RampUp helps the Church and people with disabilities to grow in relationship, so that everyone can ‘be at home in church’, a place of preparation for the Great Banquet.
www.rampup.co.za has a wealth of infor-mation for churches to implement in their own programs. We also offer workshops to stimulate dialogue between disabled and non-disabled people in the church. The following 10 tips are a good place to start helping people with disabilities to feel at home in the church.
1. Provide a warm, friendly and welcoming environment:
Greet people with disabilities as you would anybody else. Communicate that people affected by disability are loved, belong and are included in your church.
2. Provide basic disability awareness training for youth, church staff and volunteers:
Review basic disability etiquette tips. Invite a disability expert to your church. Obtain disability ministry resources. Ask people with disabilities what they need.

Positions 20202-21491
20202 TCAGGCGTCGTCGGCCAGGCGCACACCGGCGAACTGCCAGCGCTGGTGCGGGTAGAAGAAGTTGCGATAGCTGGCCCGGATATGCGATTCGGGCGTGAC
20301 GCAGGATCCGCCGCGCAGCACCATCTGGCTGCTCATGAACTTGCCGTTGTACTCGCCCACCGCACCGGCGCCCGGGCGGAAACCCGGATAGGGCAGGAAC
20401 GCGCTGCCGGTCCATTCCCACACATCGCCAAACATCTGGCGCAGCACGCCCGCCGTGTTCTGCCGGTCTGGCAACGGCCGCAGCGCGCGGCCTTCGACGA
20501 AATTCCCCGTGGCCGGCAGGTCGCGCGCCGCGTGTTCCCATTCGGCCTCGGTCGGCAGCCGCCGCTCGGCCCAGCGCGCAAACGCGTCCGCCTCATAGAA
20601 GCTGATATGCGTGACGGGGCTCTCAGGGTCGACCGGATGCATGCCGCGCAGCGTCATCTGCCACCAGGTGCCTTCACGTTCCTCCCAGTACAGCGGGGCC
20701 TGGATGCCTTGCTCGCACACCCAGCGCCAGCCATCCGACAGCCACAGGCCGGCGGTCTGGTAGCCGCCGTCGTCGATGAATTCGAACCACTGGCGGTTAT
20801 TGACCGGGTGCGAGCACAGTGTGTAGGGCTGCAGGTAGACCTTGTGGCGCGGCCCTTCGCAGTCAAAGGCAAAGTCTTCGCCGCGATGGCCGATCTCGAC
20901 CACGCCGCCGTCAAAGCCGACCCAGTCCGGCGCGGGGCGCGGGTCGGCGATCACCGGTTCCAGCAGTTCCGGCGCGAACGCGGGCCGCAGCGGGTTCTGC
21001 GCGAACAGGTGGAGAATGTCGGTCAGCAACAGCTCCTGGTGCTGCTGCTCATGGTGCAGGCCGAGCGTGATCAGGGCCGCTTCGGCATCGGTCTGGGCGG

3. Improve accessibility. Make modifications where necessary:
ASK people with disabilities, e.g. people with hearing, visual or mobility impairments what difficulties they have in the church building and make the necessary changes. If necessary, modify access to the main entrance, the sanctuary, restrooms and classrooms. Accessible parking close to the entrance is very helpful.
4. Provide opportunities for service to people with disabilities:
Include people with disabilities in the leadership of the church. Utilize people with disabilities to serve as ushers and greeters, or to serve communion. Invite people with disabilities to read the scriptures, or to share their testimony. Include people with disabilities on the worship and prayer teams.
5. Provide disability friendly materials: